Reports written by heads for governors' benefit vary in style and quality. Some have developed the report into a valuable tool that fulfils accountability needs and supports strategic planning. Used well, reports can promote shared vision and priorities between management and governors. Good governance involves effective scrutiny, and reports should support this function.
Clear reports help governors to monitor, evaluate and make decisions. Capitals, bold print or underlining help to focus on areas where discussion and decisions would help. Numbered paragraphs aid quick reference.
As well as highlighting success, good reports contain information relating to potential or necessary curriculum changes; progress on key priorities; management of resources; emerging areas of concern; evaluative comment on options for tackling challenges; premises and health and safety; analysis and explanation of outcomes; feedback on policy implementation and opinion on impact.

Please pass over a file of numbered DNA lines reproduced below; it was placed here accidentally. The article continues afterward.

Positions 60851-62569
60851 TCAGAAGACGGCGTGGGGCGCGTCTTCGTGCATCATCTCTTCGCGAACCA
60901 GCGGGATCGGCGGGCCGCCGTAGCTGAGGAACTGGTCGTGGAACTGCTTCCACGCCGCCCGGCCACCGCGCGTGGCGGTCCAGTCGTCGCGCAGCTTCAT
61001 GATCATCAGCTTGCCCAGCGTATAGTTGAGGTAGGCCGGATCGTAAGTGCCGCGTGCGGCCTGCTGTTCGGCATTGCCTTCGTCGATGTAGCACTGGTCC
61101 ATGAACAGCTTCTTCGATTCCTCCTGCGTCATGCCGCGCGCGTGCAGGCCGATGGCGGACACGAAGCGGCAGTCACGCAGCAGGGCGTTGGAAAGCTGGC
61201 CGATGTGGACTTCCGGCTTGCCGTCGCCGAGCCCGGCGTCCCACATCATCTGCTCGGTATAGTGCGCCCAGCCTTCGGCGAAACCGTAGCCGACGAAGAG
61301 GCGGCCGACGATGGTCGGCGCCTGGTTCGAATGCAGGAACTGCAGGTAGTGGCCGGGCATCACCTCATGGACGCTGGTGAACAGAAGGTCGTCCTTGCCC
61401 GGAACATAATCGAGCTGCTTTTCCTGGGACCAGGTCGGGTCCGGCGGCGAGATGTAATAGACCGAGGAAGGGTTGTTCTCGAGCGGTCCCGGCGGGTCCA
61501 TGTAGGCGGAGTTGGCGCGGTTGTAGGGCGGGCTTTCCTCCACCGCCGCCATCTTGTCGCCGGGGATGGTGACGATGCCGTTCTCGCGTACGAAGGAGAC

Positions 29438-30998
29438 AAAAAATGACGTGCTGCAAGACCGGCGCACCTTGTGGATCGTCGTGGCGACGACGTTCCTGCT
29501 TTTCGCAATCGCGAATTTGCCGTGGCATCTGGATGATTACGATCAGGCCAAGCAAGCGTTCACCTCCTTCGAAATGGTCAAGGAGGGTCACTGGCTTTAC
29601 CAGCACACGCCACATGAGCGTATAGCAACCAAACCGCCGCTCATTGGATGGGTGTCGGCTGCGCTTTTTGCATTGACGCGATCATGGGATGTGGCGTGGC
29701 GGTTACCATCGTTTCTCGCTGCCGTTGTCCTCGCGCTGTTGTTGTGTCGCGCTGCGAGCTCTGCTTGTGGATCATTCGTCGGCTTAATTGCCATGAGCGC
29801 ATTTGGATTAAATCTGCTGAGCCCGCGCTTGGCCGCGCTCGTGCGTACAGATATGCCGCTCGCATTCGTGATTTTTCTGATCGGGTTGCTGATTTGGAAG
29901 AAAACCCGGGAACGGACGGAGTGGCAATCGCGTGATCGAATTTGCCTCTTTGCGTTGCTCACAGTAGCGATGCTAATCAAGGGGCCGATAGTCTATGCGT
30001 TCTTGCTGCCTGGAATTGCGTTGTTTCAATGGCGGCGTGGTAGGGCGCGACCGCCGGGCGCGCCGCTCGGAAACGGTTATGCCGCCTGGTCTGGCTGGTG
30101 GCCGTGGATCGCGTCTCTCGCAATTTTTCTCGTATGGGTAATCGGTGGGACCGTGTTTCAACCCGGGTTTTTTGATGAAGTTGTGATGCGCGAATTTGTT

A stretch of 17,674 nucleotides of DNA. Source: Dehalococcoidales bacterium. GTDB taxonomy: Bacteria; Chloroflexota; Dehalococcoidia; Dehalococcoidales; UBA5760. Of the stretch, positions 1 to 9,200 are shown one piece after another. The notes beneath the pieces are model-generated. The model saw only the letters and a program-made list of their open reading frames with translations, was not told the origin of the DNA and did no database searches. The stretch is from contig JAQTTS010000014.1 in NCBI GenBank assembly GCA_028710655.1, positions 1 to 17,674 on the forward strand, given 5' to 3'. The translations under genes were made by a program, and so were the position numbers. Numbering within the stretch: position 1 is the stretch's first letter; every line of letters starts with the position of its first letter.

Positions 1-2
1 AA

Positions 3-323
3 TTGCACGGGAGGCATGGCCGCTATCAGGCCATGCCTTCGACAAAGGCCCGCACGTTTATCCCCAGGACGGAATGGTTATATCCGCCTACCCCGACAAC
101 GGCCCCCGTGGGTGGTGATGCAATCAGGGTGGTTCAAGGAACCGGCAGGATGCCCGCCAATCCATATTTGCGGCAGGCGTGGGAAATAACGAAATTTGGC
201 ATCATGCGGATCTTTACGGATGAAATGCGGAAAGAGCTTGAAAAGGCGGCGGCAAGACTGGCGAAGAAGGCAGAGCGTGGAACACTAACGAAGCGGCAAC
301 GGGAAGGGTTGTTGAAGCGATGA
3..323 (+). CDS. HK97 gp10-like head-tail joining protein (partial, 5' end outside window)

In less well-managed schools, reports still resemble diaries, emphasising only what has gone well and giving minimal coverage of statutory requirements. Difficult issues are omitted or glossed over. But it is precisely these sort of vague or ambiguous statements that governors should follow up.
When I train governors, I hear of reports being tabled at meetings, allowing no time for information to be digested or followed up. This is a waste of time. Reports should prompt discussion. Good reports help heads to pursue school improvement and handle daily challenges knowing that they have the understanding and backing of governors.
Angela Dunkerley, Independent governor trainer, North Lincolnshire.